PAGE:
While it is far too early to put a value on the damage caused by hurricane Irene to America’s eastern seaboard, it is clear that it could have been far worse.
Irene had been downgraded to a tropical storm before it hit New York but President Barack Obama has warned the emergency is not over. “One of our chief concerns before Irene made landfall is the possibility of significant flooding and widespread power outages and we’ve been getting reports of just that from our state and local partners,” Obama said.
It should be easier to get a better sense of the damage as the day progresses, but one economist has dismissed the idea that the subsequent reconstruction work will be good for the economy.
“No one is made better off by the destruction of their home or workplace,” said Ian Shepherdson, the chief US economist at High Frequency Economics in a research report as the storm headed north.
After every major natural disaster you hear people discussing the possible benefits of reconstruction work but Shepherdson dismisses the view that this could be a net win for the American economy.
“The first visible impact will be on jobless claims, which will likely rise next week, some effect is possible this week, but history suggests people fleeing major storms do not stop to file a claim for unemployment before they leave,” he wrote.
While sales of batteries, plywood and bottled water are strong, Shepherdson said this will not offset the drop in spending in other goods and services and will be watching weekly Redbook chain store sales closely.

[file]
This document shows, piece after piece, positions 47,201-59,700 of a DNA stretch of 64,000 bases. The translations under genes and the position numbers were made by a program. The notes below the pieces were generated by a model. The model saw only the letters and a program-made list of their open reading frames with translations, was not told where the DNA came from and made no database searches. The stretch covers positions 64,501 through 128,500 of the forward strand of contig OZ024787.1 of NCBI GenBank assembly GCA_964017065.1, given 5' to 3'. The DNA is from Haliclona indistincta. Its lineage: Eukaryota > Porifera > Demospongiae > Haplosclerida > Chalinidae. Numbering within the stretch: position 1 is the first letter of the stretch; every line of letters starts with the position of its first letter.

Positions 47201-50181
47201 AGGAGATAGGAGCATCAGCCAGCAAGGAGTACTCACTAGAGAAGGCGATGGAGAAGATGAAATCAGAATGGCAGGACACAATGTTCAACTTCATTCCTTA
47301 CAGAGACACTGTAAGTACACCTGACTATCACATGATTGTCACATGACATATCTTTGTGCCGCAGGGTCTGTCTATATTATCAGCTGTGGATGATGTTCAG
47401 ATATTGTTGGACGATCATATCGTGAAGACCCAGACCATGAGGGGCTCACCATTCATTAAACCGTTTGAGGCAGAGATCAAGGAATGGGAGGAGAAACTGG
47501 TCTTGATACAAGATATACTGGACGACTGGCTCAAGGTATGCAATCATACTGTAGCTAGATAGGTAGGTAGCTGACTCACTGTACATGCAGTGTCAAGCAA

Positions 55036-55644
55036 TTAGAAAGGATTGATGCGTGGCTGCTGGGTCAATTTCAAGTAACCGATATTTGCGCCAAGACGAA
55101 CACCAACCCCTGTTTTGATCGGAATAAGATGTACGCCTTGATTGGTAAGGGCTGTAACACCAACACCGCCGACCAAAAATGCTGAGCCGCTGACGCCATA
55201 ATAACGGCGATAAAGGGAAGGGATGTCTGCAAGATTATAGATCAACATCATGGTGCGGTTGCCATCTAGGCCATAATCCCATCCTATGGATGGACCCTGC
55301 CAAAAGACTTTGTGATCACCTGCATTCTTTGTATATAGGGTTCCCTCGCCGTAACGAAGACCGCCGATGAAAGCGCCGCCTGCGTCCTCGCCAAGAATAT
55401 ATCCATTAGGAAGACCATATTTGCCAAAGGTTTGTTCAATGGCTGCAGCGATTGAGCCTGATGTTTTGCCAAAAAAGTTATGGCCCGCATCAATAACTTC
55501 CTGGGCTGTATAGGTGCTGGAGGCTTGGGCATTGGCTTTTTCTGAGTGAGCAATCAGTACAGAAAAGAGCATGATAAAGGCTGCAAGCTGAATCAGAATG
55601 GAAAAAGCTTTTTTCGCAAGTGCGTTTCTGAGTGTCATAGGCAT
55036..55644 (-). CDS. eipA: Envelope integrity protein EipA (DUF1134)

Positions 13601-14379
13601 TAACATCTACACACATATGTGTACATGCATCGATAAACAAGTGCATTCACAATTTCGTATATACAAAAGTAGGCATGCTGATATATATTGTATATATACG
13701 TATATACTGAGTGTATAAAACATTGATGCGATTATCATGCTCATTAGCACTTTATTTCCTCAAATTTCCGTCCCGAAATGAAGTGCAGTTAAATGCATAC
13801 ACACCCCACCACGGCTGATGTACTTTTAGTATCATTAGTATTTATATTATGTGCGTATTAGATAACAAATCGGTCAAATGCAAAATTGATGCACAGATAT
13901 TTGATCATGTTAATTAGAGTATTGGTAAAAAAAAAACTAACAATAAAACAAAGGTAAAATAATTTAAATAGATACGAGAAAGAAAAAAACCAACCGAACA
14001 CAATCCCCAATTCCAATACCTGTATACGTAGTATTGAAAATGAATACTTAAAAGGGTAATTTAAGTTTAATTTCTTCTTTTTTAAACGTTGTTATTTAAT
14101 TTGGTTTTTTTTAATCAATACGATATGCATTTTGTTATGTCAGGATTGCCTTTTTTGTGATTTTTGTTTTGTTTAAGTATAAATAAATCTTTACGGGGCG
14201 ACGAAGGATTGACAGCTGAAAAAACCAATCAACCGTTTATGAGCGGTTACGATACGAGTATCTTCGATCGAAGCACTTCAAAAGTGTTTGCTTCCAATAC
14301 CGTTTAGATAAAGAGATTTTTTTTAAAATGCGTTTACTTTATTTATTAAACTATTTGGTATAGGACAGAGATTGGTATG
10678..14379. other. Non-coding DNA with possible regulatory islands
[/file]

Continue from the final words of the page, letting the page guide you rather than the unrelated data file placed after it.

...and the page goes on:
“With workplaces temporarily empty, industrial production will be depressed in the final weeks of August. The speed of the rebound will depend on severity of the damage,” said Shepherdson, who does believe there could be a rebound in growth in the fourth quarter.
“It does not make any sense to argue that the storm is a positive factor for the economy, even if reconstruction temporarily boosts GDP growth,” he wrote.
Shepherdson said that given the extra spending to restore buildings and infrastructure will need to be funded by reduced savings and increased borrowing, the national balance sheet will be damaged.
“Markets focus more or less exclusively on the pace of GDP growth, but the data draw no distinction between spending that potentially enhances the prospects for future growth and spending required to replace something which is functioning perfectly well before the storm blew it away,” said Shepherdson.